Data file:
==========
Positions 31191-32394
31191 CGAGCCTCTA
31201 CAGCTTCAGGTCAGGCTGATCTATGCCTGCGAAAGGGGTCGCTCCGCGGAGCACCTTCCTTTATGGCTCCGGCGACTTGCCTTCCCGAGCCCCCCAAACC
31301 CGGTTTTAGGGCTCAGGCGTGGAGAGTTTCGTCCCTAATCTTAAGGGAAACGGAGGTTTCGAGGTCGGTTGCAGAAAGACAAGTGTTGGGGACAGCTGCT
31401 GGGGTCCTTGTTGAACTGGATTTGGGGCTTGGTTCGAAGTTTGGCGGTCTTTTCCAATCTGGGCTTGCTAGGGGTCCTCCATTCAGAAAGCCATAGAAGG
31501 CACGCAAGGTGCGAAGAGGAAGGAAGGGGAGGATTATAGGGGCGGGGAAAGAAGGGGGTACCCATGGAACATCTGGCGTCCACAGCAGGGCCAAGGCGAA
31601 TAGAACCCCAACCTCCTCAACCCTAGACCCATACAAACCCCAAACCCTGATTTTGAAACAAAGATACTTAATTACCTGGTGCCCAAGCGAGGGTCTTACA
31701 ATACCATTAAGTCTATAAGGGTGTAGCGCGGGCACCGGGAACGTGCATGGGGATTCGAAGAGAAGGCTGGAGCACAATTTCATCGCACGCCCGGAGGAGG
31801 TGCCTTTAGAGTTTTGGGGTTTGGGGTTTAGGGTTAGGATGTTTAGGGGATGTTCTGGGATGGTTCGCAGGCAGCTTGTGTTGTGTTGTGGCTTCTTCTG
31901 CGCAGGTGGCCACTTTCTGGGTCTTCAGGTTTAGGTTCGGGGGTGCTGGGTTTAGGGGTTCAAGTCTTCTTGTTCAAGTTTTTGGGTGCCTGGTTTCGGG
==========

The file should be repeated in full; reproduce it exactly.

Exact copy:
Positions 31191-32394
31191 CGAGCCTCTA
31201 CAGCTTCAGGTCAGGCTGATCTATGCCTGCGAAAGGGGTCGCTCCGCGGAGCACCTTCCTTTATGGCTCCGGCGACTTGCCTTCCCGAGCCCCCCAAACC
31301 CGGTTTTAGGGCTCAGGCGTGGAGAGTTTCGTCCCTAATCTTAAGGGAAACGGAGGTTTCGAGGTCGGTTGCAGAAAGACAAGTGTTGGGGACAGCTGCT
31401 GGGGTCCTTGTTGAACTGGATTTGGGGCTTGGTTCGAAGTTTGGCGGTCTTTTCCAATCTGGGCTTGCTAGGGGTCCTCCATTCAGAAAGCCATAGAAGG
31501 CACGCAAGGTGCGAAGAGGAAGGAAGGGGAGGATTATAGGGGCGGGGAAAGAAGGGGGTACCCATGGAACATCTGGCGTCCACAGCAGGGCCAAGGCGAA
31601 TAGAACCCCAACCTCCTCAACCCTAGACCCATACAAACCCCAAACCCTGATTTTGAAACAAAGATACTTAATTACCTGGTGCCCAAGCGAGGGTCTTACA
31701 ATACCATTAAGTCTATAAGGGTGTAGCGCGGGCACCGGGAACGTGCATGGGGATTCGAAGAGAAGGCTGGAGCACAATTTCATCGCACGCCCGGAGGAGG
31801 TGCCTTTAGAGTTTTGGGGTTTGGGGTTTAGGGTTAGGATGTTTAGGGGATGTTCTGGGATGGTTCGCAGGCAGCTTGTGTTGTGTTGTGGCTTCTTCTG
31901 CGCAGGTGGCCACTTTCTGGGTCTTCAGGTTTAGGTTCGGGGGTGCTGGGTTTAGGGGTTCAAGTCTTCTTGTTCAAGTTTTTGGGTGCCTGGTTTCGGG